Dmitri Shostakovich, a New York club setting and an unconventional classical band make for an intriguing mix.
Whether you share Nietzsche's worldview or not, you've got to admit that the guy was a master at coming up with a great bumper-sticker quote. "That which does not kill us makes us stronger," or "I would believe only in a God that knows how to dance."
Here's one that struck a chord with Dmitri Shostakovich: "Art is there to stop reality from destroying us."
A new CD featuring cellist Jan Vogler and the New York ensemble The Knight brings the art of Shostakovich to the reality of a New York club, Le Poisson Rouge. The recording is complete with hundreds of patrons so gung-ho to hear the concert (and ensure a great recording) that they cheerfully gave up ice in their drinks and air conditioning in the club.
No whirring, less clinking, but plenty of whooping and whistling and altogether un-concert hall-like sounds.
For example, when's the last time you heard Jimi Hendrix at a classical concert? While Kyle Sanna's transcription of "Machine Gun" by Hendrix features some fine shredding from Jan Vogler and the rest of the crew, it seems more the kind of piece which is best experienced live.
The other selections on the recording don't suffer from that restriction. Instead, they come across as the intimate, jaunty pieces you imagine Shostakovich might have played with his friends, ash dangling dangerously from those careless 1950s cigarettes and bottles of vodka close at hand.
There's an element to the waltzes that, depending on your frame of mind or frame of reference, can be felt as charmingly tipsy or subtly malevolent (like clowns at the carnival). They're just slightly off-balance.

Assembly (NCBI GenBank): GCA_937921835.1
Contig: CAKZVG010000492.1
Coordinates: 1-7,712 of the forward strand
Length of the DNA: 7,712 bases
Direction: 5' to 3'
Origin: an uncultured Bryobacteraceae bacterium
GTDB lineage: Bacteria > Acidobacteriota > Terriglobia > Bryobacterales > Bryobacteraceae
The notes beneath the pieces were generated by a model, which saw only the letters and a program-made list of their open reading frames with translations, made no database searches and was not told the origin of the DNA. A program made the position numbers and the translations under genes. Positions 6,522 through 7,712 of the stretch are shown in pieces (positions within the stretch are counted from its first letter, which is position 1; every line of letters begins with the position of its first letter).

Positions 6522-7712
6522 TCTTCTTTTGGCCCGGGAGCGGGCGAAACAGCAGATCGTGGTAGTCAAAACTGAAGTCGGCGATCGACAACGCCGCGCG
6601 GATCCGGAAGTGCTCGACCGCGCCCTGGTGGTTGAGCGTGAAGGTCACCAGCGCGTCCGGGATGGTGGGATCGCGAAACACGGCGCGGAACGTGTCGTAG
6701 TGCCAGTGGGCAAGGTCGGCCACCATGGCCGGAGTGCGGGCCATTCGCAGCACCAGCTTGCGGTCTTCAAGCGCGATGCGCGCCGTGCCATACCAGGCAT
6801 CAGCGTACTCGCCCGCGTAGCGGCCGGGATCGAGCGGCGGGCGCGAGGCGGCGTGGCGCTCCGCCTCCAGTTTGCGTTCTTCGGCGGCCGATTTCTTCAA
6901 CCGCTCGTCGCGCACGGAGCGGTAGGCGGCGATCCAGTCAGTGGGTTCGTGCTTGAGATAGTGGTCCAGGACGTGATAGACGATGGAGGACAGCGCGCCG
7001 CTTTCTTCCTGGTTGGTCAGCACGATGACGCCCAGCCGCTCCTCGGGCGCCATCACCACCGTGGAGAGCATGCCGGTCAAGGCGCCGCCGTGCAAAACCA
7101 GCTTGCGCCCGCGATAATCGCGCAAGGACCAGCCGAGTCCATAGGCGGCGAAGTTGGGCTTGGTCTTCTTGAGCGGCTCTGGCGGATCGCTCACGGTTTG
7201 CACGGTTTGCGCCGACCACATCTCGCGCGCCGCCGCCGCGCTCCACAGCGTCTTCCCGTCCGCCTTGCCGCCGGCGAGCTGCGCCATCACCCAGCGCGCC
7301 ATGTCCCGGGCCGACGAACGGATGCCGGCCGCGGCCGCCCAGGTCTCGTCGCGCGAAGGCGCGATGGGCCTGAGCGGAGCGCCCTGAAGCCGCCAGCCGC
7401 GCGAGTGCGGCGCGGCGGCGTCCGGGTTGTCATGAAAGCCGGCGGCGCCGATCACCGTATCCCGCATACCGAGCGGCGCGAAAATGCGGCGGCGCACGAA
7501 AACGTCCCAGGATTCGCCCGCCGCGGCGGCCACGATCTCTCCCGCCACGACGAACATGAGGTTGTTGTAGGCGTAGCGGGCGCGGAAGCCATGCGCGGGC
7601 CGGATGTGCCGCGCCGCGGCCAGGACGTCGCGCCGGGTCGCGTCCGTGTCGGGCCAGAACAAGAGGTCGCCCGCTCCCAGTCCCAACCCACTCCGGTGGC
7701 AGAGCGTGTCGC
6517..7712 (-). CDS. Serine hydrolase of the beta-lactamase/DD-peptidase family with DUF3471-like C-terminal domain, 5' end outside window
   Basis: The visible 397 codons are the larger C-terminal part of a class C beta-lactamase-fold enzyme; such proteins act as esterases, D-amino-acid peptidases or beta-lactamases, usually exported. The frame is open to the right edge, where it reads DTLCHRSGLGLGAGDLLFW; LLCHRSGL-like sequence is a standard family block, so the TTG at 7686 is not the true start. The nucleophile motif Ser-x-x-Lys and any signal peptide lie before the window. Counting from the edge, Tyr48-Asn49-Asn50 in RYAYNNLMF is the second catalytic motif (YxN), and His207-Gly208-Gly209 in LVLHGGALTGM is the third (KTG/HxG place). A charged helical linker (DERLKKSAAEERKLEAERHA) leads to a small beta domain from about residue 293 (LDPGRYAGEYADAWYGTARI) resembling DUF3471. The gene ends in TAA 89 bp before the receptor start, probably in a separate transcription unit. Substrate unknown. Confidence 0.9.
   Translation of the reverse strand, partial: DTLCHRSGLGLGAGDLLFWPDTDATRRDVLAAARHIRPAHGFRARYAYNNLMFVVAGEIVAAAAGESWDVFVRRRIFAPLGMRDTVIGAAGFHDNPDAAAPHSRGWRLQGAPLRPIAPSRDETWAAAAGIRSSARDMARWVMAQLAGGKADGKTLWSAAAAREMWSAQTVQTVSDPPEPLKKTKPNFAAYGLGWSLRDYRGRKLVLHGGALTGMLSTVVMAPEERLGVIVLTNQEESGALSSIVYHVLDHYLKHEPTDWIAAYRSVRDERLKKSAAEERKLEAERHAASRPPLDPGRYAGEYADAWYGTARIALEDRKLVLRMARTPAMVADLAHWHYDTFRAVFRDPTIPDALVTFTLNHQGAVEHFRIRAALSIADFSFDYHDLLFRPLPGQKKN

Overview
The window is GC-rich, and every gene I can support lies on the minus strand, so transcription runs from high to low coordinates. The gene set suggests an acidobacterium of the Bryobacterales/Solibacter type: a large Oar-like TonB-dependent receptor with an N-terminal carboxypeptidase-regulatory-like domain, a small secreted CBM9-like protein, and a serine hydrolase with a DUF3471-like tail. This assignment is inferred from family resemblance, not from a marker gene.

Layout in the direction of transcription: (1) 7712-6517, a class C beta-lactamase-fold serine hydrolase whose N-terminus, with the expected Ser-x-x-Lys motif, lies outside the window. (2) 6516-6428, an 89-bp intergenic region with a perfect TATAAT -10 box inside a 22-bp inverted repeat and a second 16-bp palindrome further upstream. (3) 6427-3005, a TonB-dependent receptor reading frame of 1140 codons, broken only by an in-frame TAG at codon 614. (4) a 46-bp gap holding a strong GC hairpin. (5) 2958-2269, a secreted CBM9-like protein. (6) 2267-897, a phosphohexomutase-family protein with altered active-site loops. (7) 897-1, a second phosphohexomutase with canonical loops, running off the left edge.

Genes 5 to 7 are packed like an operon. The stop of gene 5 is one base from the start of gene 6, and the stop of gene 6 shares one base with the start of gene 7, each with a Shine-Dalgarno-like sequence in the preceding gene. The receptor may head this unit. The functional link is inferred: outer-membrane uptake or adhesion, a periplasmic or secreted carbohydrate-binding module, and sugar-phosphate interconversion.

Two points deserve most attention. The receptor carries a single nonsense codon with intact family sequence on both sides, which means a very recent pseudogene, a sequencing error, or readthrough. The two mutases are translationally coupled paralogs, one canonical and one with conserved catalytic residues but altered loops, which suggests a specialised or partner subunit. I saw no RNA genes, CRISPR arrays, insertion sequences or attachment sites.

But, The Knights and cellist Jan Vogler are okay with making us feel off-balance. The Knights are not quite three dozen strong, making them roughly one-third the size of the symphony orchestra at its fullest complement.
This size affords the band the opportunity to explore both chamber repertory and symphonic literature. In fact, one of the stated goals of The Knights is to "expand the idea of what an orchestra can be." They want to approach the entire classical music canon, plus jazz and rock & roll, with the vibe of an intimate chamber group.
When Jan Vogler first heard the band, he knew he'd found his partners for this CD. "The Knights bring together all that is important today: they are stylistically enormously versatile, yet trained to perfection," he said. "They can do it all, from Vivaldi to Elliott Carter."
That kind of versatility is important when it comes to Shostakovich. The First Cello Concerto is one of the pieces he wrote after Stalin died, a time when you'd think he might have been under a bit less state scrutiny.
But, he was still under the microscope, still required to be circumspect in what he could say. Any personal political apprehension had to be couched in musical terms. And it's hard to miss the fretfulness in this concerto.
Most recordings use a larger orchestra for the work, making for plenty of volume and bombast, but The Knights' more minimalist forces seem to add an element of urgency, and are a pointed reminder of the importance of the individual in any great undertaking, whether musical or political.
Back in 2006, during the celebrations of what would have been the composer's 100th birthday, I read one headline that said Shostakovich "got lost in his own autobiography" - an indication that the coverage had focused so much on his turbulent relationship with the Soviet state that his greatest gift, music, was overlooked in the bustle.
Even with that music front and center, it's difficult not to sense the politics: the anxiety mixed with parody. Music plus history makes for a fascinating combination, but the music alone tells just as dynamic a story.
Hat-tip to cellist Jan Vogler and The Knights, for bringing Shostakovich to the hipster crowd at Le Poisson Rouge, and for preserving the concerts on CD so the rest of us could have a small taste.